Incomprehensibly, the government has ruled that independent members (external to the council) of standards committees must have their voting rights removed.

Changes, rushed in by the government under the Localism Act, must be in force from Monday 2 July.

It will mean that decisions on complaints against councillors, will now be determined largely by EDDC’s ruling conservative party, which holds 43 out of 59 seats.

Sanctions for councillors who breach the code of conduct will be weakened, with fewer and less serious options available as punishment.

The implications of the new rules have alarmed EDDC standards committee members to the extent that monitoring officer, Denise Lyon wrote to both Hugo Swire and Neil Parish MPs seeking their help in retaining voting rights for independent members who sit on the standards committee.

Unfortunately, Neil Parish replied too late to help and Mr Swire simply backed the government’s line.

The outgoing independent chairman of East Devon District Council’s standards committee described new monitoring arrangements, as ‘a big stick replaced by a feather.’

Ted Butt, chaired his last EDDC standards committee meeting earlier this week, following eight years of service.

EDDC conservative chairman, Cllr Peter Halse is expected to take on the standards committee chairmanship from next month.

Currently there is one standards committee and one assessment and hearings sub committee. 

The assessment and hearings sub committee considers and determines complaints against parish and district councillors in East Devon. 

At the moment there are three members on this powerful sub committee – an independent chair, a parish council member and a member of EDDC who is a conservative.  All have voting rights when considering and determining complaints.

Under proposals up for debate at next week’s special council meeting the numbers of the standards committee have been increased from three to five – two independent members and three councillors.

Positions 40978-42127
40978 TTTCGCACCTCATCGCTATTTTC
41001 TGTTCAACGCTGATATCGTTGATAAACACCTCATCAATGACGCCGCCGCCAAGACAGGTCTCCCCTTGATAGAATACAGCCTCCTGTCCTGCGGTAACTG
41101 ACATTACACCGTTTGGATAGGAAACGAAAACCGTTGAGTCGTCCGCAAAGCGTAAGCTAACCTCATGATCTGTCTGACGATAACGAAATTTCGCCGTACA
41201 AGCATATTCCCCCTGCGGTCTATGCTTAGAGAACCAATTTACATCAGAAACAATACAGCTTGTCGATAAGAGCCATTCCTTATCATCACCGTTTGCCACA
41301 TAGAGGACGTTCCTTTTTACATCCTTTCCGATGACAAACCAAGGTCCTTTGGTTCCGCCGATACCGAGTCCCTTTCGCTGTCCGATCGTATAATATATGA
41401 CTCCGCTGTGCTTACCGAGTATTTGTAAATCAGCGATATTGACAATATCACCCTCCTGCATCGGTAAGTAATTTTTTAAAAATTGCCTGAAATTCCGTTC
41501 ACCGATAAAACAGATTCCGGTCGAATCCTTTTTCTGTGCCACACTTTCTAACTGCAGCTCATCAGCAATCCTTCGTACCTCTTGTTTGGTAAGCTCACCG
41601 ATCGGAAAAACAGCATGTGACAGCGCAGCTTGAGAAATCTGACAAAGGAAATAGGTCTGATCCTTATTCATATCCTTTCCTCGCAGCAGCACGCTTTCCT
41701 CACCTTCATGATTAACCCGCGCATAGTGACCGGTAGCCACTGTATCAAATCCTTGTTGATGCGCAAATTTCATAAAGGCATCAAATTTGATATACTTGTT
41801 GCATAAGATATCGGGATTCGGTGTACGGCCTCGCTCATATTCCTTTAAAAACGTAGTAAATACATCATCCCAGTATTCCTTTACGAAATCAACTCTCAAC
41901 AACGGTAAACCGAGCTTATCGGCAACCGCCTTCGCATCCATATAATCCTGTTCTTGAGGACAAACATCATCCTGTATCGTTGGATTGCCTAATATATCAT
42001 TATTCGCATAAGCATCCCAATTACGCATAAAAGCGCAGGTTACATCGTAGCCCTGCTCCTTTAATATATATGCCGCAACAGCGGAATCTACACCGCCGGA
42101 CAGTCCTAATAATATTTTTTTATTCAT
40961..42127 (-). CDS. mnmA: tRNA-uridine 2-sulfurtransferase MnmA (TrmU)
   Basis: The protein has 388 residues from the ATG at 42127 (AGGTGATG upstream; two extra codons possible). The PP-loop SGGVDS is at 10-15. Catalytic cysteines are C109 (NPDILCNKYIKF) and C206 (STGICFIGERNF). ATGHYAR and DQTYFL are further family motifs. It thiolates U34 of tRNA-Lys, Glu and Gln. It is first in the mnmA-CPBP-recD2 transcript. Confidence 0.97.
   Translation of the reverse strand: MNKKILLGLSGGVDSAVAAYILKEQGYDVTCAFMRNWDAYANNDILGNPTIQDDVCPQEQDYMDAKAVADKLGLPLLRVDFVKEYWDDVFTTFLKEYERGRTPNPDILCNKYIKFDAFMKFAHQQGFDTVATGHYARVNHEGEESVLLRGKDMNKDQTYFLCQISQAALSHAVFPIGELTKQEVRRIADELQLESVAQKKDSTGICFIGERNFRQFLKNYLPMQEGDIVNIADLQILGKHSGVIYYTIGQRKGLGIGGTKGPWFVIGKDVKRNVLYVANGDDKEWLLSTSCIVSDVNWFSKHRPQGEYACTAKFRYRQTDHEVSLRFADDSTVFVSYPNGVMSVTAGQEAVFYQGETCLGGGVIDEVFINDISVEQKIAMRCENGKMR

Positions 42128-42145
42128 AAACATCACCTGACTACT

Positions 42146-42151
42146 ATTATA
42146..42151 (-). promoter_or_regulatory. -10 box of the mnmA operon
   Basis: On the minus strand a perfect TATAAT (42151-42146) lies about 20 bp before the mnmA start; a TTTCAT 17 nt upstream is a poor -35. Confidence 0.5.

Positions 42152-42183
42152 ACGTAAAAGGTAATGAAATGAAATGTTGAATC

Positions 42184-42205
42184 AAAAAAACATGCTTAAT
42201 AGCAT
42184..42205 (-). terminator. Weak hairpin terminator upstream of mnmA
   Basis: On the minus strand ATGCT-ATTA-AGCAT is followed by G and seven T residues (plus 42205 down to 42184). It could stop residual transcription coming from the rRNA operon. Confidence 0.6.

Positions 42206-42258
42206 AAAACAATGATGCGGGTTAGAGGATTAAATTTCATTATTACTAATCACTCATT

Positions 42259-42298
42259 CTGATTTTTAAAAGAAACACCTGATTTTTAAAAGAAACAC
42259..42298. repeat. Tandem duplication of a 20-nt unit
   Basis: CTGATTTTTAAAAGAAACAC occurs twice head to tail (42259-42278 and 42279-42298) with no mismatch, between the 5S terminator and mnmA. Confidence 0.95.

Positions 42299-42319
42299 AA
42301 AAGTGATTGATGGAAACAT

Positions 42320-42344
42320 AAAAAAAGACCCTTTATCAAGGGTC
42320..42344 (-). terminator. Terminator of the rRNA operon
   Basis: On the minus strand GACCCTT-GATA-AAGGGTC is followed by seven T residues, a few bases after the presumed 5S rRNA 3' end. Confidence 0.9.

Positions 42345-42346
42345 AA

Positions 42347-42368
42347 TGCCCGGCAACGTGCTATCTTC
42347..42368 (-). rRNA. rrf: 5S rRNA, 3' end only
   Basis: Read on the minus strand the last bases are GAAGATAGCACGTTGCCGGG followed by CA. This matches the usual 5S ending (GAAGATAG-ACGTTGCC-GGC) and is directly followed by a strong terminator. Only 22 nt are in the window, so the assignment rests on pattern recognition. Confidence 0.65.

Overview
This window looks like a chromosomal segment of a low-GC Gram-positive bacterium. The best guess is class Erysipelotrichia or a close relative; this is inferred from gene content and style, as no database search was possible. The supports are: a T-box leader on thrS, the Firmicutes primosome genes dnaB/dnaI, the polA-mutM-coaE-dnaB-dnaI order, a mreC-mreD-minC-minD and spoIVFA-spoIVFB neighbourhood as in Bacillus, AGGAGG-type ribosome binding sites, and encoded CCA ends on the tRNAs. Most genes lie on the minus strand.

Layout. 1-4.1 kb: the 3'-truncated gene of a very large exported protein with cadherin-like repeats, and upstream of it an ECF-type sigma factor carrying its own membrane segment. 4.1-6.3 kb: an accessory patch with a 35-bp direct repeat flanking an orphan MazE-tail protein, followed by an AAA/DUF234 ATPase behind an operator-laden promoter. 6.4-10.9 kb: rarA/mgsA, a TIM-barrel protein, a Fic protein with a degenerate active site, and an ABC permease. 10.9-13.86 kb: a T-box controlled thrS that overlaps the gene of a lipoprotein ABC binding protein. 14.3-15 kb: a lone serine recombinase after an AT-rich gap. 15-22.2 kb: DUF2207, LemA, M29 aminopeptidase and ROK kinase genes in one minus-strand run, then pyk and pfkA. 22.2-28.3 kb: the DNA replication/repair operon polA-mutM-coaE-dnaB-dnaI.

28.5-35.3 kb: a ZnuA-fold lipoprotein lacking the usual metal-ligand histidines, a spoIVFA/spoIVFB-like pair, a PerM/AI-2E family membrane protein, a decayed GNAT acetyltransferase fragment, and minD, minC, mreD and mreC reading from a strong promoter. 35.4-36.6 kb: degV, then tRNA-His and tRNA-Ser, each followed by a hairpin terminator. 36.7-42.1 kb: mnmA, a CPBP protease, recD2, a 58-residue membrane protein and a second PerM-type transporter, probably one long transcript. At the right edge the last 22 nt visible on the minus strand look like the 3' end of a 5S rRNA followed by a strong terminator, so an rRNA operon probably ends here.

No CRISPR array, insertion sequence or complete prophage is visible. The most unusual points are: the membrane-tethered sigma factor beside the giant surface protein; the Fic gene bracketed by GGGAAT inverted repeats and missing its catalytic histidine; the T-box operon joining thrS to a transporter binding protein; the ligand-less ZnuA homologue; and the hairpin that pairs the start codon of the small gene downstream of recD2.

It is currently unclear whether the three councillors on this committee will be three conservatives, or two conservatives and a libdem member. 

Either way, the ruling conservative group will now dominate the outcome of complaint decisions against other councillors because the three councillors will be the only committee members with voting rights.

Complainants or councillors unhappy with the outcome cannot take their case to an independent body.  The government scrapped the independent Standards Board for England some months ago.

A special meeting of EDDC will take place next Wednesday (27 June at 7pm), to consider the new changes to the code of conduct and the standards committee.

The government has trumpeted loudly how it is tightening up the rules on councillors so that corruption will now carry a prison sentence. 

What they neglected to mention was that in every other respect the standards system was being dramatically weakened – and heavily politicised.

How many corruption cases will ever make it as far as prosecution?  The number likely to reach such a conclusion, especially with a depleted cash-strapped police force, is bound to be tiny.

I am worried that party politics – especially in councils such as EDDC’s with its enormous conservative majority – could now feature significantly in decision-making on complaints against councillors.

Councillors who regularly challenge the ruling party may find themselves particularly vulnerable.

And those members of the ruling party subject to complaints may find themselves safer than they would have previously been.

What has the government done?

NB. When I refer to independent members of the standards committee, I mean members who are not councillors, but are individuals from outside the council.